There’ll be a lot of cloud talk at the Microsoft Worldwide Partner Conference in D.C. next week.
What Microsoft lost in being late to the party–compared to Salesforce.com, Amazon, Google–it will try to make up for in hyper vigilance now. That’s why partners have already heard a lot about why they must sell Business Productivity Online Services–Microsoft hosted Exchange mail and SharePoint collaboration services.
They’ve been reminded that Microsoft is now “all in” the cloud per CEO Steve Ballmer.
At WPC, there will be sessions on why Microsoft Transactional Partners: Distributors, LARs, VARs should take an interest in Windows Azure, for example. And others on selling cloud-based solutions. And many on BPOS.
Microsoft partners are already well aware of BPOS, the $10 per user per month mail and collaboration service that takes on Google Apps in the market. Some say Microsoft’s obsession with it–and pressure to push BPOS–might have had some unintended–and unwanted–consequences.
“We had our forced indoctrination on BPOS from Microsoft and by the time they were done. we all went out to look at Google Apps again, given the amount of energy Microsoft put into badmouthing it in their presentation. More than half our team liked Google Apps better. I still like BPOS better and since we’re getting away from licensing [revenue] and moving away from the suite to the cloud, we’re taking a hard look at BPOS,” said an exec with a large Midwestern VAR.
Microsoft would very much like its partners to use BPOS as well. Last year it gave qualifying partners at WPC 250 free seats. Andy Vabulas, CEO of IBIS Inc., a Microsoft Business Solutions ERP partner, said his company will probably move to BPOS with the next release and may resell the services as well.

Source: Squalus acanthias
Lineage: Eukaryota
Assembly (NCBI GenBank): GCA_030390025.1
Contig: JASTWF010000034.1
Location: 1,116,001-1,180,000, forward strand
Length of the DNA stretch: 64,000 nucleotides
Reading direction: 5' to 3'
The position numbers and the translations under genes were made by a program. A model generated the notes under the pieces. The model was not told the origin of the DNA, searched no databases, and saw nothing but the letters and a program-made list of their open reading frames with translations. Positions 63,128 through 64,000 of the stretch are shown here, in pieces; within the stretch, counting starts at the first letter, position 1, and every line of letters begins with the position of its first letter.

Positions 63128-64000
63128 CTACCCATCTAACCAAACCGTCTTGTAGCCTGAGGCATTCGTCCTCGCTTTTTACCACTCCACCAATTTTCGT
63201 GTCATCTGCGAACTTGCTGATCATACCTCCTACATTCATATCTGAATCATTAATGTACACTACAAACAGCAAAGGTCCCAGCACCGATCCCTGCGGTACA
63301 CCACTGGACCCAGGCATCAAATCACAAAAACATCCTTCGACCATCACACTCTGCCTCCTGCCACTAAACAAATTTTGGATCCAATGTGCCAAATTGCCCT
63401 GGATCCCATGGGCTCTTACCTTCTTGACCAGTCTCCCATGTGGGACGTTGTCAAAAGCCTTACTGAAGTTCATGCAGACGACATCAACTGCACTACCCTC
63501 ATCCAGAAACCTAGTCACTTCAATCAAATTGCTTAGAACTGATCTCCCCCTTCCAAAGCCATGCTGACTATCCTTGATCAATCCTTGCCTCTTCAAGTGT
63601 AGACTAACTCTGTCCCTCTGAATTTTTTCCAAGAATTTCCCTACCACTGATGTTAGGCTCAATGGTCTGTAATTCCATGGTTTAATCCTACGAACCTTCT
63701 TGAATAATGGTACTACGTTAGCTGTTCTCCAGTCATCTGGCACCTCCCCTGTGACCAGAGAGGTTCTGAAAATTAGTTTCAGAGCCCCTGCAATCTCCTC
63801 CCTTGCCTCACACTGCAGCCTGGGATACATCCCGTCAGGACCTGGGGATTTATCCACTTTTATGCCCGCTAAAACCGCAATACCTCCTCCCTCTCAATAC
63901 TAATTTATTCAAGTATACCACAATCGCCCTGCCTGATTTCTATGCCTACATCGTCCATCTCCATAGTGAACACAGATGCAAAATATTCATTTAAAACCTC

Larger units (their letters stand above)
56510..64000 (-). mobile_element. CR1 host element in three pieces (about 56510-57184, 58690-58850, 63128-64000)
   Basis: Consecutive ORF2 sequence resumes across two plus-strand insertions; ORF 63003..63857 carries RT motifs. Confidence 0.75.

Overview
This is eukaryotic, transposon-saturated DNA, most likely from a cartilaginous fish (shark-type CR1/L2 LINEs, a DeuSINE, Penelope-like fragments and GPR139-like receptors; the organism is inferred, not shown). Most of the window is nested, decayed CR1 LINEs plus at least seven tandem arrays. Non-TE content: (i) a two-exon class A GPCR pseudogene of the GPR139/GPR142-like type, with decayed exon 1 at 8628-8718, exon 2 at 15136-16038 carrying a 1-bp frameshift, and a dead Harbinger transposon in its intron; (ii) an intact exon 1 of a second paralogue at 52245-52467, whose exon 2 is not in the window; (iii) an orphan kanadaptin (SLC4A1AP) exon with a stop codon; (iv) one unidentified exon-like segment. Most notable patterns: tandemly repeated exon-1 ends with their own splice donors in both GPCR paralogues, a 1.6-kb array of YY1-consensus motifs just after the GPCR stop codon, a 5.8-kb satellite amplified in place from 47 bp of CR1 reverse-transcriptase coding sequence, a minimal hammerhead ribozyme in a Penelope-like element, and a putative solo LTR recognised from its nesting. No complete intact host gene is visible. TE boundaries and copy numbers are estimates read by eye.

Thanks to the CompTIA services professional group for asking me to handle a session on green IT issues during the upcoming Breakaway 2010 conference in San Antonio next month (it’s almost August, for Pete’s sake!)
If you see Kevin McDonald on the street, or on a customer call, behave yourself.
As proof that tech nerds can also kick butt, McDonald–who is executive VP for Alvaka Networks and member of SearchITChannel.com’s advisory board– was just inducted into the Masters Hall of Fame, a group dedicated to martial arts aficionados.
McDonald is a third-degree black belt in (gulp) Outlaw Street Style Tai Chi. If you don’t believe me, here he is.
A new survey from market research firm Gartner shows that the main things that IT buyers are looking for more external service providers are cost reductions and technologies to help “keep the lights on.”
Edison Peres, SVP of worldwide channels has been dubbed the de facto “channel chief.” reporting to Keith Goodwin, SVP of Cisco’s worldwide partner organization, according to a Cisco blog post. Continued »
So, if you’re an Oracle VAR (or a Sun VAR wanting to become an Oracle VAR) here’s what you gotta do: Specialize.
If you have never thought about targeting law firms as a potential customer segment, you might want to take a look at a new survey conducted by CompTIA, the self-billed non-profit trade association for the IT industry.
Arrow ECS yesterday unveiled a Fast Track program to help Sun hardware VARs move into the Oracle Partner Network (OPN).
This is no easy task, since no one outside of Oracle appears to know what role there will be for Sun hardware resellers going forward. Or if there will be a role. Oracle will host a web cast on this year’s channel go-to-market plans later this afternoon. Continued »
What, me worry? In stark contrast to just 15 months ago, the 2010 Global SMB Information Protection Survey from Symantec finds that small and midsize businesses rank “protecting their information” as their top IT concern. The report is based on the findings of 2,152 executives from more than 28 countries during May 2010.
News from the field is that as of Monday, Oracle will no longer accept any purchase orders on Sun (er Oracle) hardware that do not include support.